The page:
While EXODUS: GODS AND KINGS boasts outstanding visuals, it fell a little flat in the story department. Anyone who has ever seen THE TEN COMMANDMENTS can tell you how grandiose the story of Moses is, however, Exodus tried a more subdued approach that never really worked. While I can understand the desire to not make a film that is reminiscent of The Ten Commandments or of PRINCE OF EGYPT, at the end of the day you are telling the same story and the impact of that story should not be downplayed. It’s hard to pick any one reason why the story failed to really grab my attention, but there are a few to examine. The film is called Exodus: Gods and Kings, but the only god you see is the Hebrew god, and while Ramses makes himself out to be a god, it isn’t really focused on; so what you get is a story that feels more like a squabble between two boys instead of an epic conflict of one god proving himself above all others and saving his chosen people. I think if Ramses had been depicted as a more devoutly religious man it would have had a more profound impact on the audience. Another issue that didn’t work is that it seems Moses is still trying to redeem Ramses long past the point that anyone could possibly care. At one of the biggest climaxes of the film, Moses puts himself in harm’s way so he can confront Ramses again, and it just seems so utterly idiotic that it doesn’t come off remotely realistic. Lastly, while it was cool to see a more realistic approach to Moses trying to free the Hebrews, specifically by using guerilla warfare, when God finally takes over and begins inflicting the plagues Moses takes a back seat and lets them happen, never confronting pharaoh or impressing on him this is being done by his god to force Ramses’ hand. In fact, he only confronts him again when the worst plague is about to befall them, and even then he doesn’t seem to be fighting too hard for the cause. This continual lack of devotion and passive interest makes it hard to really get involved in the movie, it’s almost as if there is no side to be enthusiastic about so you just kind of casually observe as the film heads to its inevitable conclusion without really caring about what is happening or what is to come. One last quick note, there was a line in this movie that was borrowed from GLADIATOR, and it was very distracting to hear this line be plucked from one movie then shoved into another and used several times.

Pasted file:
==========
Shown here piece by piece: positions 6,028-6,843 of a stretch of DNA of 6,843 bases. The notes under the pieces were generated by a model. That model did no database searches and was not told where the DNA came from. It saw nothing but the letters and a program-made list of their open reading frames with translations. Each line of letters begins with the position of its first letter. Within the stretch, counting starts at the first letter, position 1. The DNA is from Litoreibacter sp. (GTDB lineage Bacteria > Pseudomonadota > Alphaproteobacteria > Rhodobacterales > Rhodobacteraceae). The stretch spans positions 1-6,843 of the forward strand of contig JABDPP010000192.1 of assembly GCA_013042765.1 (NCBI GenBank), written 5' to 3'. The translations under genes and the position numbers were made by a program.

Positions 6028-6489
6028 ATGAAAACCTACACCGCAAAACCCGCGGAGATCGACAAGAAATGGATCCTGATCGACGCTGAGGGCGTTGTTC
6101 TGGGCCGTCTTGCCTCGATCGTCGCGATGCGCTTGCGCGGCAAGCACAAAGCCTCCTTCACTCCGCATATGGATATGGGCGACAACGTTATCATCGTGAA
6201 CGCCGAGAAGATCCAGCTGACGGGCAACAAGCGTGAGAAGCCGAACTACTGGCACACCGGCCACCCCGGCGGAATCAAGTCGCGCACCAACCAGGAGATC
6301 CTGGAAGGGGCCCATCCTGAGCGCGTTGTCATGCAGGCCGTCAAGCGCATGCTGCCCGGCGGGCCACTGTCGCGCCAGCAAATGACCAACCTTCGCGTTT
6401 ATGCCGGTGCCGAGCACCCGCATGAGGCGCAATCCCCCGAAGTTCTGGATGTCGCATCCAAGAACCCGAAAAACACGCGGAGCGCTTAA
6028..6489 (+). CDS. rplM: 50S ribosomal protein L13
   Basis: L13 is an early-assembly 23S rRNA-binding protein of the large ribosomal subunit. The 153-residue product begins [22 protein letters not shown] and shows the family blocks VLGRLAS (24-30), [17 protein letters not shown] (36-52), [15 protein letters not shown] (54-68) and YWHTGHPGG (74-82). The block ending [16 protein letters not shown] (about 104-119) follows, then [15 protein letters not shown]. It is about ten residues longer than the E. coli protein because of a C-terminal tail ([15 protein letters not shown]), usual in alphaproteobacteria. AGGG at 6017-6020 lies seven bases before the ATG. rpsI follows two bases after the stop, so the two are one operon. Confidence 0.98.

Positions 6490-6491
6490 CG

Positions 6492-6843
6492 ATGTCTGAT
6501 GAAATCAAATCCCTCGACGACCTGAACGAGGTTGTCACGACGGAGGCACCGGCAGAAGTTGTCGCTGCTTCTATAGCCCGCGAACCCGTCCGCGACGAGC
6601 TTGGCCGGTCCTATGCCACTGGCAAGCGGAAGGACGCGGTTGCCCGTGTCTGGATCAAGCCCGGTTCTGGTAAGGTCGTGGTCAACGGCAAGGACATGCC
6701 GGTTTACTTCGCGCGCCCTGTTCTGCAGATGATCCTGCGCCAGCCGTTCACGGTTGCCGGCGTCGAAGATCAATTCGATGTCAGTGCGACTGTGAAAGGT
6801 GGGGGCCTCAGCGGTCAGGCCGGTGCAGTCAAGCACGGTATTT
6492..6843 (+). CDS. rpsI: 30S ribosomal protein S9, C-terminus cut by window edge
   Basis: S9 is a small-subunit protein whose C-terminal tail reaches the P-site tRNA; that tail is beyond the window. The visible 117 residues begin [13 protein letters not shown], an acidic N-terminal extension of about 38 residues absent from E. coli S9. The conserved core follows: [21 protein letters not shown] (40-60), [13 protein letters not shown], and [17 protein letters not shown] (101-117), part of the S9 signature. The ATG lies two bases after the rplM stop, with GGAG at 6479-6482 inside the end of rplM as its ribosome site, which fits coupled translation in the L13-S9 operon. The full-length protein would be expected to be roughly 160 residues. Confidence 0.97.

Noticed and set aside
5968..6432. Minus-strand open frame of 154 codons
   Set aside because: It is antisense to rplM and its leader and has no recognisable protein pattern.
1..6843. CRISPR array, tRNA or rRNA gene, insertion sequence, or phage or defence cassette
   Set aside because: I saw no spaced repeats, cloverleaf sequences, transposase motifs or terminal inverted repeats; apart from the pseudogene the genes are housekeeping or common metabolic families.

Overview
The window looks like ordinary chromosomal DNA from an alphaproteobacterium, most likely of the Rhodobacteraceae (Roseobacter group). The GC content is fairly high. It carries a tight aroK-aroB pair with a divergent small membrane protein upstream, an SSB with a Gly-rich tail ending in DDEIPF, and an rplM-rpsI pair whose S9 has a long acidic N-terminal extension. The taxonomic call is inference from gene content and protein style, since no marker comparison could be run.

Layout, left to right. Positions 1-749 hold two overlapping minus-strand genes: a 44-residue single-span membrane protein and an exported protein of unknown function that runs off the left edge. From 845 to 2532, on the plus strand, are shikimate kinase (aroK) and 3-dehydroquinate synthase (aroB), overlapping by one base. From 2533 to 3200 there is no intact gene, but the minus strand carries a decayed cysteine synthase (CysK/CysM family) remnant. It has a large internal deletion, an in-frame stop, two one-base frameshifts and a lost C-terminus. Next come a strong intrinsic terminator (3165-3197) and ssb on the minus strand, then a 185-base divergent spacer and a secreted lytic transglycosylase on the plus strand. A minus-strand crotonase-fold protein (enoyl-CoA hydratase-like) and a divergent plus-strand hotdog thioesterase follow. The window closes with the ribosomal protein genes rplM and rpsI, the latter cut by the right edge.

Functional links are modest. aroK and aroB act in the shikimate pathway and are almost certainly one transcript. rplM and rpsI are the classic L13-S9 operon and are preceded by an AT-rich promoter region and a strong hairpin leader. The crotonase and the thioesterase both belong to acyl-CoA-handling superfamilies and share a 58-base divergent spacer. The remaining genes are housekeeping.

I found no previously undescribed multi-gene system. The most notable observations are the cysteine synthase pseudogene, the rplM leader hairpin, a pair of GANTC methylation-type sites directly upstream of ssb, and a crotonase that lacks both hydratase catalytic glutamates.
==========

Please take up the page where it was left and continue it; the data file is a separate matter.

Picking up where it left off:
While the storytelling was lackluster, most of the acting was outstanding. I can’t recall a single performance by Christian Bale (AMERICAN HUSTLE) that disappointed me, that’s not to say I love everything he has done, but typically when there is a short fall it lies in the script rather than in his performance. Bale is an intriguing Moses, delivering an odd mix of determination and reluctance delivered with a quiet demeanor that masks the roaring conflict in his soul, and while I would have loved to see a more over the top performance, it wasn’t what was written, and he delivered a fine performance that was very appropriate for the story. Joel Edgerton (THE GREAT GATSBY) takes on the role of Ramses, and while the performance left me a little flat, I really can’t decide if the problem is with him or the script. While Edgerton certainly got Ramses mindset and mental state across, what really left me feeling flat was the lack of intensity and arrogance in Edgerton’s performance; it just seemed odd that a tyrannical ruler would be so dispassionate and calm about the events happening to and around him. I think I was most impressed by John Turturro’s (TRANSFORMERS: DARK OF THE MOON) performance in this film, he plays Seti, father of Ramses, and pharaoh of Egypt. Most of the roles I have seen Turturro tackle are either comedic or have a humorous slant, to watch him take on a dramatic role and infuse it with such a sense of wisdom, love, and understanding was an absolute treat and I hope I get to see more performances like this from him in the future. Another performance that I was highly impressed with was Aaron Paul (TV’s BREAKING BAD) who took on the role of Joshua, Moses’ right hand man. While I am very familiar with Paul’s work on TV, I didn’t even recognize him in this film. He brought the defiant yet dutiful Joshua to life in a way that was subtle but expressive, allowing us to really feel what it was like to be following a man who talks to or, more specifically, argues with a god you can’t see. After Breaking Bad I was worried that Paul may have just been a one trick pony, but I am very happy to have been proven wrong. Lastly, I want to mention Ben Kingsley (ENDER’S GAME) who took on the part of Nun, father to Joshua and advisor to Moses. Kingsley is a very impressive actor, and he has an amazing way with humble roles. He uses a quiet demeanor and wonderfully expressive face to bring Nun to life and he infects him with the calm only truly devoted men poses, giving us a scene stealing performance.

While EXODUS: GODS AND KINGS boasts some amazing visuals and an impressive cast, the weak story made it difficult to get into and more often than not left me flat. As Scott is known for releasing very elongated extended cuts, I hope the story problems are rectified when this hits the home entertainment market, because the movie isn’t all it can be in its theatrical release, but I have a feeling there may be more to it that we haven’t seen yet.

Final Score: 6.5 out of 10